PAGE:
Sue Chadwick 27 September 2019

Facing up the future?

Facing up the future? image

Automatic Facial Recognition (AFR) was the focus of a recent high court ruling on a challenge by Mr Bridges to its use by the South Wales Police. The court ruled that – in this specific case – the use was legitimate but the judgement raises interesting questions for public authorities considering the use of this technology on their land or buildings.

AFR is a sophisticated form of capturing and analysing facial features that goes much further than the passive indiscriminate scanning that we are familiar with from use of CCTV. In the Bridges case, the facial data was extracted from the scanned image and compared against a number of different watchlists.

So far it has been used mostly in a discrete and targeted way by the police at events such as football matches, festivals and parades and the Bridges case recognised that there are many potential positives with its use: in that case it led to a number of arrests (including someone who had previously made a bomb threat), and freed up police resources. However, the case also raised legal issues in three distinct areas:

1. Human Rights

The Bridges case confirmed that use of AFR by a public body does engage – and infringe – the 'right to privacy' under Article 8 of the European Convention on Human Rights, even though the images were captured in a public space and retained for very short time. In this case the use was held to be justified – because the police were transparent about it and the use was for a specific purpose, for a limited time and over a limited spatial footprint and the data was not retained. The court also recognised that the positive outcomes from use of AFR could not have been achieved with CCTV.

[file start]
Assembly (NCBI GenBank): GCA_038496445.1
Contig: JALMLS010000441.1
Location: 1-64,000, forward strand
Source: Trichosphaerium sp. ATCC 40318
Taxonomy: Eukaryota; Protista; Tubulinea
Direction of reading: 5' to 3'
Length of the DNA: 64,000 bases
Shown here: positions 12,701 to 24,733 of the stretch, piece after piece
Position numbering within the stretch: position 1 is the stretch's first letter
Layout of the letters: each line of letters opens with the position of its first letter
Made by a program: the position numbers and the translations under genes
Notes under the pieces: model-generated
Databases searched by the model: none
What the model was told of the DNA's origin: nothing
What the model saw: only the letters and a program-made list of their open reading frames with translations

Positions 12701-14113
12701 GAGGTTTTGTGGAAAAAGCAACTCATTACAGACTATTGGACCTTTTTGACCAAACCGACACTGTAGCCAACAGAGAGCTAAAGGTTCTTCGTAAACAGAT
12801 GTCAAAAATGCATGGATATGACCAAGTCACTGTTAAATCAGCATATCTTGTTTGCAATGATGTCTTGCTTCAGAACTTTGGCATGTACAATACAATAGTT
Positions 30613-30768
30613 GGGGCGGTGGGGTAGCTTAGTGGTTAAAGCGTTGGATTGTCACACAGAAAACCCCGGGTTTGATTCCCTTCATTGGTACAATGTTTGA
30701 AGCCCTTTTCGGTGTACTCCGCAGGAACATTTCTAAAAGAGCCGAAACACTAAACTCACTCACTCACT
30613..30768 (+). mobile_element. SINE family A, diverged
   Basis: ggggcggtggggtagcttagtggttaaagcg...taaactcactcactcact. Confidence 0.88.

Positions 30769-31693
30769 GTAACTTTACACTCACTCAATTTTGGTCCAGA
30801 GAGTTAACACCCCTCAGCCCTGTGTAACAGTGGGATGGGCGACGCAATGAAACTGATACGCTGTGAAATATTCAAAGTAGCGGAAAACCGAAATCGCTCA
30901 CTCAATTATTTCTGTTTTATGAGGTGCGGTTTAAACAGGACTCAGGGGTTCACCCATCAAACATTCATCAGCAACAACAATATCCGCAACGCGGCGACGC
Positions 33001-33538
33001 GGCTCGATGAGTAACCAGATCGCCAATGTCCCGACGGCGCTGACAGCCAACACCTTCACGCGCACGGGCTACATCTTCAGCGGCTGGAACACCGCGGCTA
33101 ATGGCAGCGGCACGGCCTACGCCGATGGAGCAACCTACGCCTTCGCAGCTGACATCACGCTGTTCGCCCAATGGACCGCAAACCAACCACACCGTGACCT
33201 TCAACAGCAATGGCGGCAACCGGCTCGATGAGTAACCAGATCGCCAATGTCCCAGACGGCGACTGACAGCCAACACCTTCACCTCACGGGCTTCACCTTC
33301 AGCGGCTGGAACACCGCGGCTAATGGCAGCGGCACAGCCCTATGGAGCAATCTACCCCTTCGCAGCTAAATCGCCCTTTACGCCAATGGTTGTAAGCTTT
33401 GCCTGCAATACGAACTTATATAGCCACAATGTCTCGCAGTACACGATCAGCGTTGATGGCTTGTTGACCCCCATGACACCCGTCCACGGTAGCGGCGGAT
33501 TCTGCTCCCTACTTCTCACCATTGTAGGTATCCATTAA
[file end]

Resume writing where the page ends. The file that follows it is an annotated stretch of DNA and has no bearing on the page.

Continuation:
2. Data protection

The court considered the specific scope of data protection powers and responsibilities of a law enforcement body under the (Part 3) Data Protection Act 2018 so much of the ruling is simply not relevant in a wider context. However, the court did establish that AFR data 'clearly does comprise personal data' for (Part 3) Data Protection Act 2018 purposes and that 'it is beyond argument' that it is also 'biometric data' requiring specific consent to be given for its use.

3. Public Sector Equality Duty

Although the court said that there was an 'air of unreality' about this part of the claim, it is interesting to note that the police carried out an Equalities Impact Assessment as part of the decision to use AFR. In addition, they also carried out a human check on all potential matches – which the court described as an 'important failsafe' (156). Finally the court acknowledged that there is some evidence that algorhythmic datasets can be biased, and noted that in view of the evidence produced the police might consider 'whether the NeoFace Watch software may produce discriminatory impacts'.

Conclusion: think before installing

As local authorities seek to do more with less in terms of resources, and the scope of technology improves, the use of AFR on publicly owned land and buildings will seem increasingly attractive. However this case - perhaps the first of many - highlights the need to think hard before using such technology about whether the benefits justify the interference, whether adequate safeguards are in place and if equalities impacts have been given the 'due regard' that the law demands.

Sue Chadwick is strategic planning advisor for Pinsent Masons LLP

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